I am about to express what I expect will be an unpopular opinion: I really, truly enjoy how ridiculously early the Christmas season starts each year. I recognize that the retail establishment doesn’t exactly have honourable intentions, but I can’t help myself. I don’t just begrudgingly accept it, I EMBRACE it. I like Christmas music and Christmas lights and Christmas shopping and Christmas decorations (not to mention all of the music and lights and decorations associated with other winter holidays) and I welcome the appearance of all of these things the second the candles are blown out of our collective jack-o-lanterns. In fact, I was nearly beside myself with glee the other night when I discovered that Mike’s coworker, who lives across the street from us, already has her Christmas lights turned on. The winter I was pregnant with Ellie, I would always take the long route back to bed after getting up fifty (50) million times each night, just so I could peek out the window and see the lights on our quiet, snowy street. The fact that I got to enjoy the lights while everyone else in our neighbourhood was sound asleep made me feel a little bit better about the fact that I was repeatedly awake to enjoy the lights while everyone else in our neighbourhood was sound asleep.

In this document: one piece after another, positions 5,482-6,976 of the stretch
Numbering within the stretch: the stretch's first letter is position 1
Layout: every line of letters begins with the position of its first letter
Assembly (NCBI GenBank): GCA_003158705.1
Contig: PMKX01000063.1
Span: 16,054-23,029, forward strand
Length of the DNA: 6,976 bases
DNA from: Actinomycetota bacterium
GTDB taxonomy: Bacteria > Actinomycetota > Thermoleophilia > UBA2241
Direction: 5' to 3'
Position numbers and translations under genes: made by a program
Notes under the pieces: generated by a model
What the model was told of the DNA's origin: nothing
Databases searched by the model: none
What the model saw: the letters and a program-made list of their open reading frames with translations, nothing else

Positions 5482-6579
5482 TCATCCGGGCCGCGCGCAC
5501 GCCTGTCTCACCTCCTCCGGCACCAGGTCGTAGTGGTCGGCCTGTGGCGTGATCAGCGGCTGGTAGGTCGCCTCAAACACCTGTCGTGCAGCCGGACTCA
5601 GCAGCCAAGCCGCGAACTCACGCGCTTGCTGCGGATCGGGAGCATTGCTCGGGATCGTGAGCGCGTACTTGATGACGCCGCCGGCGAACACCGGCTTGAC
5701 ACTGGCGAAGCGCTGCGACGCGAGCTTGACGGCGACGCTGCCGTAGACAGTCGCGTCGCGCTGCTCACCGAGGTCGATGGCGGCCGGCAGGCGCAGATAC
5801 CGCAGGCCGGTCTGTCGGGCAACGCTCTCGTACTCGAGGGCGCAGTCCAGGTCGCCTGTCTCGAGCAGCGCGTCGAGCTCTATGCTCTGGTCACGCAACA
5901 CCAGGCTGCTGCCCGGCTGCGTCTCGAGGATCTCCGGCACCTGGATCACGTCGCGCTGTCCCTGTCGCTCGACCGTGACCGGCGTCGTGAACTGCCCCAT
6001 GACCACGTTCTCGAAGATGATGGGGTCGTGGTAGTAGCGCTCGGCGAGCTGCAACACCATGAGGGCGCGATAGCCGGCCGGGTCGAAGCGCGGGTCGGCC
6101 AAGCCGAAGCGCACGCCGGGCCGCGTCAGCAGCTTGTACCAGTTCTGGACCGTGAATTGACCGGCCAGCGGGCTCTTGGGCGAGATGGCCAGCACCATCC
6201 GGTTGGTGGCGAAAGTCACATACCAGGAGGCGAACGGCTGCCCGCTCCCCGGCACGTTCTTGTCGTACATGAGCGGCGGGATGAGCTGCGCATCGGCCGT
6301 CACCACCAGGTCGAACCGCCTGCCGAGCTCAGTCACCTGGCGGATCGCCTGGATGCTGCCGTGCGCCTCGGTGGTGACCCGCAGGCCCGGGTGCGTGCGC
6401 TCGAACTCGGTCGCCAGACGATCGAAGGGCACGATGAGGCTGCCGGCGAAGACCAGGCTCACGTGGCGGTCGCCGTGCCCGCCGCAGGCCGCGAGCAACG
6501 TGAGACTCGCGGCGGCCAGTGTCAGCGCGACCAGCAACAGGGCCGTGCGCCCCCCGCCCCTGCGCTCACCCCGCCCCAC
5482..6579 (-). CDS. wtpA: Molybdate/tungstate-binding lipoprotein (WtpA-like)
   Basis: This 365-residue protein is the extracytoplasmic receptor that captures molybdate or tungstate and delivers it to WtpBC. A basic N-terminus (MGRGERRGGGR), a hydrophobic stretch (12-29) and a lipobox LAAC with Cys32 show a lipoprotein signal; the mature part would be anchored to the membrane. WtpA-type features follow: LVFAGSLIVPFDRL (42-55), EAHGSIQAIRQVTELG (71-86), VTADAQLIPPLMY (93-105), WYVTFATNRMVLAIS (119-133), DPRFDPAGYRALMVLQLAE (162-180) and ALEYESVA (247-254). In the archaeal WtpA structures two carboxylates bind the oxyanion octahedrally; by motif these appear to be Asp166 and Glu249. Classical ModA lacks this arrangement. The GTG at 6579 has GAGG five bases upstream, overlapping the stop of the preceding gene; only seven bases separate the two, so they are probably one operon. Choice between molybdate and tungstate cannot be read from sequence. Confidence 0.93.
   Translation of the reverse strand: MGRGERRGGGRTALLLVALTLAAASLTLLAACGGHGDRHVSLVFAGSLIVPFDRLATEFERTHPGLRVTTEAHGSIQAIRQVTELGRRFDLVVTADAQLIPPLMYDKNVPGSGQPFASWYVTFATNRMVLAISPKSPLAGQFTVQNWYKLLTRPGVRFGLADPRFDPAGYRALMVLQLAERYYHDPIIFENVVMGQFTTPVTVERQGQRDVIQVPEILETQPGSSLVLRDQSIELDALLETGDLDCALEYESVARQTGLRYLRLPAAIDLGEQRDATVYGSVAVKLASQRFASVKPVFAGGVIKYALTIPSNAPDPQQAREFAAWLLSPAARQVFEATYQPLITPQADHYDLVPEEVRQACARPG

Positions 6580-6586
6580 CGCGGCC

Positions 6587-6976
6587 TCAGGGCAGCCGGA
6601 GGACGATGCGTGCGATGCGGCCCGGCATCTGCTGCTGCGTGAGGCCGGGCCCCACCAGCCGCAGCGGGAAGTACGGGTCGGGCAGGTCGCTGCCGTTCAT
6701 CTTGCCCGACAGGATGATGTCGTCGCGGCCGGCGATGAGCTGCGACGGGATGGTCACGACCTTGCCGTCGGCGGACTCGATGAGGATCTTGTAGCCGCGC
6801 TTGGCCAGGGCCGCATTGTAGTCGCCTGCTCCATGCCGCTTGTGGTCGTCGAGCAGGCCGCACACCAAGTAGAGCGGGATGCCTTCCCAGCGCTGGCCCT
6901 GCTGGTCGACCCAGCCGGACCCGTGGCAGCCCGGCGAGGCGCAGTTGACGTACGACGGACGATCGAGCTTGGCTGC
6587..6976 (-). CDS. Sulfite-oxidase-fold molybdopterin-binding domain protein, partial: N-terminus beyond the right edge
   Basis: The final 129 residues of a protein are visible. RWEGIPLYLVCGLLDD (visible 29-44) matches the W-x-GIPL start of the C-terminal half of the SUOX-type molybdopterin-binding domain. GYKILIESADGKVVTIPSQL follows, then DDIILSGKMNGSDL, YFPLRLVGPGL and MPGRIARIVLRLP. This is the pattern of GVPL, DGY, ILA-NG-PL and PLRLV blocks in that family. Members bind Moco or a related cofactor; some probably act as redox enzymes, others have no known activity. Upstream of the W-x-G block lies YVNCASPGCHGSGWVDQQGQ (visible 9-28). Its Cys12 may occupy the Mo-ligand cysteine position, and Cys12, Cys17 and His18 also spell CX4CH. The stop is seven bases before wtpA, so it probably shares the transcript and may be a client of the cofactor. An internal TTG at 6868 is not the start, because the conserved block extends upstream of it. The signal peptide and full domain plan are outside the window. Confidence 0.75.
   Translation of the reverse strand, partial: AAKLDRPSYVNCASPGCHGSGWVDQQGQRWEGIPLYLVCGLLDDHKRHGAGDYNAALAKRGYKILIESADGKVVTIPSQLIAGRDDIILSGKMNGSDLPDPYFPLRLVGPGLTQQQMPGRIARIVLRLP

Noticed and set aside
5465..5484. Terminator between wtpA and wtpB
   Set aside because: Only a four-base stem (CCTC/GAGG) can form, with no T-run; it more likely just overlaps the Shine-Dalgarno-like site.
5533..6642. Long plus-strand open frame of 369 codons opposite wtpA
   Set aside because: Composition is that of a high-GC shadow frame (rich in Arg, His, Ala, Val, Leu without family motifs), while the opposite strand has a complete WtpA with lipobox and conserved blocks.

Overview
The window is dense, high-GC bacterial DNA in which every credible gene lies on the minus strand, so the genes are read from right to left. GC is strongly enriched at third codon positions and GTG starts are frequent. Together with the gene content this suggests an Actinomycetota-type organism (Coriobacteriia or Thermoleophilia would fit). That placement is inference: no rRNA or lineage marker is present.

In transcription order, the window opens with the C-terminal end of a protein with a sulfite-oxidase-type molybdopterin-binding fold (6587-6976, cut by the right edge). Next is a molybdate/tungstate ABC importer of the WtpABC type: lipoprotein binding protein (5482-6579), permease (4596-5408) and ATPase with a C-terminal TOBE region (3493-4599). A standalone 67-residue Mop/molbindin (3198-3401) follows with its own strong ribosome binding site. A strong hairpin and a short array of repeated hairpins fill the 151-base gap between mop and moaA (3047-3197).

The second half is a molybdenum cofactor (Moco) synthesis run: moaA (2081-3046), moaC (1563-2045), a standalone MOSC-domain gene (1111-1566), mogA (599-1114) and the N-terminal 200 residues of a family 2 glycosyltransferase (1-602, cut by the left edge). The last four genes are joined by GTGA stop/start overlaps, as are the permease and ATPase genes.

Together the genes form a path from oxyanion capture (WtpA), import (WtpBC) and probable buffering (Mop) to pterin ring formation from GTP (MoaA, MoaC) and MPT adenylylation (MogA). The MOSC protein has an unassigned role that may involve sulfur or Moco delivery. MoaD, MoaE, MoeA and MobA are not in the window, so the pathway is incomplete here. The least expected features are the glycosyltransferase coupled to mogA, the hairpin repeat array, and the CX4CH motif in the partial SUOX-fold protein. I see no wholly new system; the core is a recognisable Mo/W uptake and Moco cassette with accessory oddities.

We didn’t put any up last year because we moved at the beginning of December, but I am excited about this year, because I think we are going to find a home for our old lights and try something new this year. But what? I feel like I have the capacity to dither about this as long and hard as I dither about paint colours. Coloured or white? LED or … I don’t know what the alternative is called, or if they even still make them. Twinkly or non-twinkly? Just on the roof, or also around the windows or the pole on our porch? Do we need a wreath? I think we need a wreath. Tell me what to do, Internet. I await your festive advice.

Natural ingredients